How graphic design influences buying decisions
There’s a certain psychology to how graphic design influences buying decisions. When design is done right, it can leave a lasting legacy.
Designers don’t just create logos. Social media graphics, magazine adverts, letterheads, even internal reports to demonstrate progress will include some form of design work in them. That’s why design is such an important component of any organisation.
Design should be considered throughout any marketing strategy as many aspects of it will inevitably come down to design.
Where graphic design comes into play
Graphic design influences buying decisions in a variety of ways. From playing a major role in building the reputation and personality of a brand, through to the way you want users to navigate your website, a designer should be on hand to enhance the following areas of a business:
Graphic design creates the first impression of a brand or product. A visually appealing design can capture the attention of potential customers and make them more likely to explore further.
A consistent and well-designed graphic identity helps build brand recognition. When buyers can easily identify a brand through its logo, colours, and other design elements, they are more likely to trust and choose that brand.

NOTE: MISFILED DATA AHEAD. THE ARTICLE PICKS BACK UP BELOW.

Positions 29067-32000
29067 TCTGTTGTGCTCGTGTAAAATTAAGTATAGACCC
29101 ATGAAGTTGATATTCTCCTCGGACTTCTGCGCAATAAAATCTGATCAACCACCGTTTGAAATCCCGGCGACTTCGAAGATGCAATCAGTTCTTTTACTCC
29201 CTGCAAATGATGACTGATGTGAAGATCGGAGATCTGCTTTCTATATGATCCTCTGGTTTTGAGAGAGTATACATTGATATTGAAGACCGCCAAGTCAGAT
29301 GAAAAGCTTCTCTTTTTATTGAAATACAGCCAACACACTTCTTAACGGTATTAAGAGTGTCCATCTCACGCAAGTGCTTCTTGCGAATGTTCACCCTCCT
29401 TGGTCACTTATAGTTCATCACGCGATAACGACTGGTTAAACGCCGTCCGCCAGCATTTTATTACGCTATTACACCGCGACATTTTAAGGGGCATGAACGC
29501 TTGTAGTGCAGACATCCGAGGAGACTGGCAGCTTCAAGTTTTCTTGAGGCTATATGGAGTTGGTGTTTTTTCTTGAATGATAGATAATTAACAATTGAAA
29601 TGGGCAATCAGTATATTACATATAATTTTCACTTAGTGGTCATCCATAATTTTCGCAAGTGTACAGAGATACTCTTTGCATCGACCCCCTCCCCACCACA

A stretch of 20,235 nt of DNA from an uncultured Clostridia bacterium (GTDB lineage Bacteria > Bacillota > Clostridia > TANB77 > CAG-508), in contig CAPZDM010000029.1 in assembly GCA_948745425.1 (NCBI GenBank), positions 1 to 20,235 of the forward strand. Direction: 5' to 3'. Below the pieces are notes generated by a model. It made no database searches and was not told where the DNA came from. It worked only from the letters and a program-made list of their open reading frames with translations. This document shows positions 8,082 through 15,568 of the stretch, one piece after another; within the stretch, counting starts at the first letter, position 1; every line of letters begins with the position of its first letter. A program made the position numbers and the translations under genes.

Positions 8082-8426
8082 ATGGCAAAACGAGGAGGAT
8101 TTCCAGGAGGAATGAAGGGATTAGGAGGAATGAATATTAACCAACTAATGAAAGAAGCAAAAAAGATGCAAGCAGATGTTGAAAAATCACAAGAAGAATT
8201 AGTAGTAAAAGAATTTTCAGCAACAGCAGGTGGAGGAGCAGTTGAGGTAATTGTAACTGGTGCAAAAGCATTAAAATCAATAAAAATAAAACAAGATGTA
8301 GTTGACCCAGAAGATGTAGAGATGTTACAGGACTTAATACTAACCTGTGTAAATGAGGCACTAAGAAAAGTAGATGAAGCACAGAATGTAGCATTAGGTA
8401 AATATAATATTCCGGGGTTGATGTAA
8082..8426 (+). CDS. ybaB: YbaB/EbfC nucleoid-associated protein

Graphic design can evoke emotions and feelings. For example, certain colours and images can make a product seem more exciting, luxurious, or trustworthy. This emotional connection can drive buying behaviour.
Effective graphic design communicates information clearly and concisely. It helps organise and present information in a way that is easy to understand, which can be especially important for complex products or services.
The perceived value of a product can be influenced by its packaging and presentation. High-quality, professional design can make a product seem more valuable and justify a higher price point.
Promotions and advertising:
Graphic design is a key component of advertising and promotions. An eye-catching design can make an ad or promotion stand out and encourage buyers to take action, such as making a purchase or signing up for a service.
In the case of digital products and services, graphic design is essential for creating a positive user experience. Well-designed interfaces and navigation can make it easier for customers to find what they need and complete a purchase.
Social media presence:
In today’s digital age, a strong social media presence is crucial for businesses. Graphic design helps create visually appealing social media posts that can engage followers and drive traffic to a website or online store.
The psychology behind graphic design
Most likely, you yourself have been drawn in by the lure of appealing design.